Code:
clip = core.std.SetFrameProp(clip, prop="_Matrix", intval=5)

Last edited by lansing; 12th March 2019 at 03:24.
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Old 12th March 2019, 04:19   #7  |  Link
poisondeathray
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Quote:
Originally Posted by lansing View Post
I think we have to do the same for vapoursynth? Because I did a test on my dvd video, I intentionally set the frame property matrix to rec709, the vs editor preview window showed the color changed. But when I encoded it into x264, it was still playing back as rec601 color. Or am I setting the matrix in the wrong place on the script?
Code:
clip = core.std.SetFrameProp(clip, prop="_Matrix", intval=5)

Quote:
Originally Posted by lansing View Post
I think we have to do the same for vapoursynth? Because I did a test on my dvd video, I intentionally set the frame property matrix to rec709, the vs editor preview window showed the color changed. But when I encoded it into x264, it was still playing back as rec601 color. Or am I setting the matrix in the wrong place on the script?
Code:
clip = core.std.SetFrameProp(clip, prop="_Matrix", intval=5)
Generally things within the vapoursynth environment will pay attention to the prop setting. It can affect how many filters work, and vsedit too

When you pipe data out, it's just YUV data , with Y4M header (or in the case of raw data, no header) , which do not convey color matrix info . The recieving application does not see the "prop" data or anything. Only things like fps, dimensions, pixel format are conveyed by Y4M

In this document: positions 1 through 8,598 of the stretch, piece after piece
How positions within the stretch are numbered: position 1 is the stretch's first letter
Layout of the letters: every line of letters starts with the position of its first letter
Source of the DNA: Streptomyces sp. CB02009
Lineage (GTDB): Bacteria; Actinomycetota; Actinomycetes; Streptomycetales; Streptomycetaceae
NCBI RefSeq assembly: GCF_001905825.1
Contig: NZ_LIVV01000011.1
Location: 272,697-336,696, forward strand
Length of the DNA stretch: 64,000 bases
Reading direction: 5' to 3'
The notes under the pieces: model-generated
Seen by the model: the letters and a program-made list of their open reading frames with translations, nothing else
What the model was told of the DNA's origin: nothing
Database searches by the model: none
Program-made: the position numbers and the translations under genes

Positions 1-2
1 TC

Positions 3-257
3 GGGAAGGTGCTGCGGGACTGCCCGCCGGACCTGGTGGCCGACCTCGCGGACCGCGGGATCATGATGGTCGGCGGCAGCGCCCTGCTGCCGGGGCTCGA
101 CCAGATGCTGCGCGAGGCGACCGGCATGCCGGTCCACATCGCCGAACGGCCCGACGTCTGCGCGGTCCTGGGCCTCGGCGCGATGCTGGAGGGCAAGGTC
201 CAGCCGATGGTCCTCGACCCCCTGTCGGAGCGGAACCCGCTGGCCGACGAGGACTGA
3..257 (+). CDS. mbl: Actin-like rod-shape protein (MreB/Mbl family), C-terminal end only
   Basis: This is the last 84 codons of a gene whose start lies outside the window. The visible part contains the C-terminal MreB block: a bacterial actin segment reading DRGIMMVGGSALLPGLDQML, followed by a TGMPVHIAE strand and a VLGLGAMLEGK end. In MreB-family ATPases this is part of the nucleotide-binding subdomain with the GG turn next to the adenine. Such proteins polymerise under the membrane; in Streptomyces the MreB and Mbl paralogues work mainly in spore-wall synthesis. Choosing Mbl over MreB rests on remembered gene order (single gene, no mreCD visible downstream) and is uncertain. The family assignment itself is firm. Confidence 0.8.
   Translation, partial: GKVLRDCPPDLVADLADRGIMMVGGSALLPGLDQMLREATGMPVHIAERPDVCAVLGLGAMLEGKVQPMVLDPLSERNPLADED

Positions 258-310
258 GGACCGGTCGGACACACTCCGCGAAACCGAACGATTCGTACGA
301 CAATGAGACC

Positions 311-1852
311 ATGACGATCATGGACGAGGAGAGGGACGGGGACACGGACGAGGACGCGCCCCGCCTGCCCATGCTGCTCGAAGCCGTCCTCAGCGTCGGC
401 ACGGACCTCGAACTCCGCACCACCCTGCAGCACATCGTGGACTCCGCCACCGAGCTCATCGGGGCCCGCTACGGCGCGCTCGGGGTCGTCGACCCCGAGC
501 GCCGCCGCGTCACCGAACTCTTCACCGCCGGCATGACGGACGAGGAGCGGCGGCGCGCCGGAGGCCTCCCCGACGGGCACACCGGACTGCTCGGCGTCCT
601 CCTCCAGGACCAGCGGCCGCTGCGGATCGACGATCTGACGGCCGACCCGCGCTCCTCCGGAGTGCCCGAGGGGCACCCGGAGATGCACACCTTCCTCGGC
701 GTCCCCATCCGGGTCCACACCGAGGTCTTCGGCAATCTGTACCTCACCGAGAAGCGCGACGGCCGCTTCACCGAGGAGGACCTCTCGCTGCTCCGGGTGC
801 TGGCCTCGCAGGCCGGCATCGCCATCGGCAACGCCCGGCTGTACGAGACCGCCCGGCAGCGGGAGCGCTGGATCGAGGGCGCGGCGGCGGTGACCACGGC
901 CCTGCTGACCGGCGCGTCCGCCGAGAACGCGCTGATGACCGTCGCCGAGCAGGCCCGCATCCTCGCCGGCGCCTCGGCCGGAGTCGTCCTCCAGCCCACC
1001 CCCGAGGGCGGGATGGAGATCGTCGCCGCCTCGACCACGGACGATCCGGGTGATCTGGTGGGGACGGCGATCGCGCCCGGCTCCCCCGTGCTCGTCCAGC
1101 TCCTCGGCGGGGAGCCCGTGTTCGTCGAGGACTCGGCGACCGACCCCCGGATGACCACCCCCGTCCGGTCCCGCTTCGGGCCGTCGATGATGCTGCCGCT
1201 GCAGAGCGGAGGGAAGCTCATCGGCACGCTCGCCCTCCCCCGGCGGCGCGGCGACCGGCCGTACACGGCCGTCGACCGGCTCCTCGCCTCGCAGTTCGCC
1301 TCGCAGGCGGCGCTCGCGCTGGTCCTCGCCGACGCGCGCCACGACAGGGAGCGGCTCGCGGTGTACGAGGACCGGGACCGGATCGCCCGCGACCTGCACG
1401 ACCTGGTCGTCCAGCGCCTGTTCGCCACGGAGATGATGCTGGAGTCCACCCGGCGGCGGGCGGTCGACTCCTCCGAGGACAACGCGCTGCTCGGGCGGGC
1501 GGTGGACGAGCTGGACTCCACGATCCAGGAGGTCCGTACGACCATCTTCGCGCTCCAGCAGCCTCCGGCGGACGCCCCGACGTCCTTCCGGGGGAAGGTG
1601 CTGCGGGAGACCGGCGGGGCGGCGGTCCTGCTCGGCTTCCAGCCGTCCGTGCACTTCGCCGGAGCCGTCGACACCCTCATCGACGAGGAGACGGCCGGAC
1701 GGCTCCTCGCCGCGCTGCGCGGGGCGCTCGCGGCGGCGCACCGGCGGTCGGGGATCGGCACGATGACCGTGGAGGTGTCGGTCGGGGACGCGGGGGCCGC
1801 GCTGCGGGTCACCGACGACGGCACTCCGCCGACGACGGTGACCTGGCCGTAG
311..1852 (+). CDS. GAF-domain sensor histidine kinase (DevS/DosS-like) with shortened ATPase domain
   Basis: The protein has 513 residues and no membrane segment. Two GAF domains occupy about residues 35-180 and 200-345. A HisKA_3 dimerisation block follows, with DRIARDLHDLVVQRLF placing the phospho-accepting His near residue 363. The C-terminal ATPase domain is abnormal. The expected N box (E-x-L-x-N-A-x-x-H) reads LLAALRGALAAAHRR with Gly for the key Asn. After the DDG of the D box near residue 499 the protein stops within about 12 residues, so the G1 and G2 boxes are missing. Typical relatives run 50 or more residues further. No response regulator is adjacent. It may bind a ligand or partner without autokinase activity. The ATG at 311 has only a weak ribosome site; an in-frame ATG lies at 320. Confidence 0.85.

For x264 (and x265) those VUI flags you set such as --colormatrix do not change the actual YUV data, they are just flags or labels. Some players read the flags and adjust, some do not. But nothing is automatically set by the pipe or Y4M header in terms of matrix/transfer/primaries



So for SD to SD, you don't have to do anything, unless the source video had something set incorrectly (e.g. it was flagged incorrectly somewhere along the way), because that might affect some of the operations you do (filters) . If you're not filtering or anything, you don't have to do anything differently

For example, a fairly common issue might be a progressive SD video, but encoded with interlaced flag. A PAL DVD for example. Or some types of progressive consumer AVCHD videos (which are not native progressive, but encoded interlaced). If you resized it, it would be resized in an interlaced manner by most filters, instead of progressive if you didn't set the props or explicitly override the filter.

It's a good idea to display the clip props to help prevent mixups like that
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Old 12th March 2019, 09:09   #8  |  Link
lansing
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Quote:
Originally Posted by poisondeathray View Post
Generally things within the vapoursynth environment will pay attention to the prop setting. It can affect how many filters work, and vsedit too